WATCH LATER:
    The event will be recorded and available to watch online later on our Patreon page.
    Visit the Science On Tap website

  • Why Poop is the Golden Ticket for Killer Whale Research

    Kiggins Theatre

    $20.00

    EVENT DESCRIPTION:
    How do scientists learn about the health and diet of whales and dolphins when these species are often hidden in the ocean depths?

    Thanks to rapid developments in genetic technologies (e.g. feces and environmental DNA (eDNA)), scientists have an ever-growing, noninvasive toolkit to look at what these leviathans are feeding on. They’re piecing together a picture of who ate what and helping to fill in some of the questions plaguing managers and conservationists focused on the endangered Southern Resident killer whales, including stock structure, diet, health, and genetic fitness.

    Dr. Kim Parsons will describe her journey into the world of whale poop and how she’s using molecular genetics to help managers prioritize goals to support the recovery of the iconic Southern Resident killer whales. At this Science on Tap, learn how whale poop is providing amazing insights into killer whales and their prey.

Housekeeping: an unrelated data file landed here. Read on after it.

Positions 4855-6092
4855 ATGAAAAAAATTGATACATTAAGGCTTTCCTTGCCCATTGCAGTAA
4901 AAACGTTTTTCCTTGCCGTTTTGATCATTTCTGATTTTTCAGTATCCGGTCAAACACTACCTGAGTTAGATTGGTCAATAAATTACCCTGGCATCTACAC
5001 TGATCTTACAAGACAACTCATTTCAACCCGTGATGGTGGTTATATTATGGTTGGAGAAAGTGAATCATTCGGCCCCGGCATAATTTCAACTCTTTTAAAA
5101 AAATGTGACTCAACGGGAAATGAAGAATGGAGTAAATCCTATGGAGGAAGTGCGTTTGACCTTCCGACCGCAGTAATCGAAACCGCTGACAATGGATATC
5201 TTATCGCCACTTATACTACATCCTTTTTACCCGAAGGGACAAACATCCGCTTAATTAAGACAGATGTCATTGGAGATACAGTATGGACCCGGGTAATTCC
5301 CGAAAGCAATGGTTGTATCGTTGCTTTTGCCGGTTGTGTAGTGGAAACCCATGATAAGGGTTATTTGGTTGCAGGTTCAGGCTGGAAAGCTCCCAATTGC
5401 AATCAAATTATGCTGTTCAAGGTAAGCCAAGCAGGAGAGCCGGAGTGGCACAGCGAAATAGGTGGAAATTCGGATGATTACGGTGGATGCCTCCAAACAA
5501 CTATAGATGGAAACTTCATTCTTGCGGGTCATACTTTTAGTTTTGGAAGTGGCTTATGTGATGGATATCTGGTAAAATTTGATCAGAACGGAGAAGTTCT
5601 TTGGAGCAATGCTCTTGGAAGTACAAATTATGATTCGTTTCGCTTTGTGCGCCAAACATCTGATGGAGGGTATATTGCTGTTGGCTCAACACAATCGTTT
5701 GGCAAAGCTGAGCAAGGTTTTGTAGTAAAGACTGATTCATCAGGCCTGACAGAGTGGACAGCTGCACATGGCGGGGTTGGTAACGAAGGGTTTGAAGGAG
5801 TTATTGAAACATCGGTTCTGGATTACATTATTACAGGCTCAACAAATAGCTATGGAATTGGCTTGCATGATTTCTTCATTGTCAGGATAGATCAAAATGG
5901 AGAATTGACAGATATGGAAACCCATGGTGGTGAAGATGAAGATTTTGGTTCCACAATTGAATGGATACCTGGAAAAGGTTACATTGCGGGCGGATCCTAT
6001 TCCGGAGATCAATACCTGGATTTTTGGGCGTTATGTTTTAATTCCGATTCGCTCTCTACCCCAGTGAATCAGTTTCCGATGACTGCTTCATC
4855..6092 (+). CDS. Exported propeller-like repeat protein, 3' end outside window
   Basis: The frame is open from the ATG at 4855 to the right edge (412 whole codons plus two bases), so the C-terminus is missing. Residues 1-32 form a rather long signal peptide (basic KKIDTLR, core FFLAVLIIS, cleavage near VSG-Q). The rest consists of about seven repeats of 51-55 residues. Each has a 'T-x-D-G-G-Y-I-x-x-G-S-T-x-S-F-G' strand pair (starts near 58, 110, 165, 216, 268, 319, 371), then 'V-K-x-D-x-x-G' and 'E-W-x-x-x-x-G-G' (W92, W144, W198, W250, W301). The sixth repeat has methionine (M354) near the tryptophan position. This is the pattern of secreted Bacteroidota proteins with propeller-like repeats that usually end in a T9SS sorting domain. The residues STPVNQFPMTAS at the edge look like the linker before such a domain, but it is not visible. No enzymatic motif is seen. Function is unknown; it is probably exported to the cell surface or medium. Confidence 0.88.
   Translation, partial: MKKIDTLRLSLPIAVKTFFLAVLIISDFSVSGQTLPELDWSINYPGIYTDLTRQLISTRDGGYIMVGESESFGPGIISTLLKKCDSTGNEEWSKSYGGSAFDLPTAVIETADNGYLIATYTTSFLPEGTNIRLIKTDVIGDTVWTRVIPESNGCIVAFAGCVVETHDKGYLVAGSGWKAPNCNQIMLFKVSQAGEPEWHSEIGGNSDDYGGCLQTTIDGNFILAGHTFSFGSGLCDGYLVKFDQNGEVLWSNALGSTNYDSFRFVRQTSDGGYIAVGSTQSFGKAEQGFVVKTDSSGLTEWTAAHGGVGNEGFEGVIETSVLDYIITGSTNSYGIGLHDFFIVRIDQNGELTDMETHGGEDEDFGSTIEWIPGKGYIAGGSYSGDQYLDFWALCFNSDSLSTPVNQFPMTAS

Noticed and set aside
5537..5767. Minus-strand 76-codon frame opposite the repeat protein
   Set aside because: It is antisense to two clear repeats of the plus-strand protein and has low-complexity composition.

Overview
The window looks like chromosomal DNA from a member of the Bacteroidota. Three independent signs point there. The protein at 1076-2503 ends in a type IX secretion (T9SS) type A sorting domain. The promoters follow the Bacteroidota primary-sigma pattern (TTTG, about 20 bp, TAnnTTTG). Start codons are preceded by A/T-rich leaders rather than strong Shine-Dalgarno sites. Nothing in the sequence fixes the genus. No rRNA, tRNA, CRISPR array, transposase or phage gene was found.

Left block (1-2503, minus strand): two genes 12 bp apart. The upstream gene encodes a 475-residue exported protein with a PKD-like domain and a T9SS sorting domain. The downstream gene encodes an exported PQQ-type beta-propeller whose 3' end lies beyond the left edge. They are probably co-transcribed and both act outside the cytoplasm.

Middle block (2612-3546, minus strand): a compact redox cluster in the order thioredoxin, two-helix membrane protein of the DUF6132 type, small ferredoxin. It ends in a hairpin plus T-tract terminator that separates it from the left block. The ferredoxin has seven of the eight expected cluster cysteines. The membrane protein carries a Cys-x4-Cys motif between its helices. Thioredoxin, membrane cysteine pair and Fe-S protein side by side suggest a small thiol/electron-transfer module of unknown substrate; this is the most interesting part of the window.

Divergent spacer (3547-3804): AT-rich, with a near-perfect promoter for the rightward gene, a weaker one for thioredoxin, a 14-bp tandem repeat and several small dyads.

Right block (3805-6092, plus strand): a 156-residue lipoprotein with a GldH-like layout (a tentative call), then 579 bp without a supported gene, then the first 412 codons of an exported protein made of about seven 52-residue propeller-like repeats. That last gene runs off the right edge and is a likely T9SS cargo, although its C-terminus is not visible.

Kim Parsons, Ph.D. leads the Molecular Genetics team in the Conservation Biology Division at the Northwest Fisheries Science Center (NOAA Fisheries) in Seattle, WA. Kim is a molecular ecologist focusing on the development and application of genetic and genomic tools to support the conservation and management of marine species. Kim works closely with academic, non-profit and federal partners on research spanning many species and many oceans.

    COVID POLICY
    Verbal vaccine confirmation required; masks encouraged.

    COST: $20 general admission
    $35 VIP (includes premium seating)
    $45 Supporter (includes premium seating & pint glass)
    $15 Student

    TICKETS: Get tickets!

  • Partial Truths: How Fractions Distort Our Thinking

    Alberta Rose Theatre

    $25.00

    EVENT DESCRIPTION:

    A fast-food chain once tried to compete with McDonald’s quarter-pounder by introducing a third-pound hamburger—only for it to flop when consumers thought a third-pound was less than a quarter-pound because three is less than four.

    Separately, a rash of suicides by teenagers who played Dungeons and Dragons caused panic in parents and the media in the U.S. They thought D&D was causing teenage suicides—when in fact teenage D&D players committed suicide at a much lower rate than the national average.
    Errors of this type can be found from antiquity to the present, from the Peloponnesian War to the COVID-19 pandemic. How and why do we keep falling into these traps?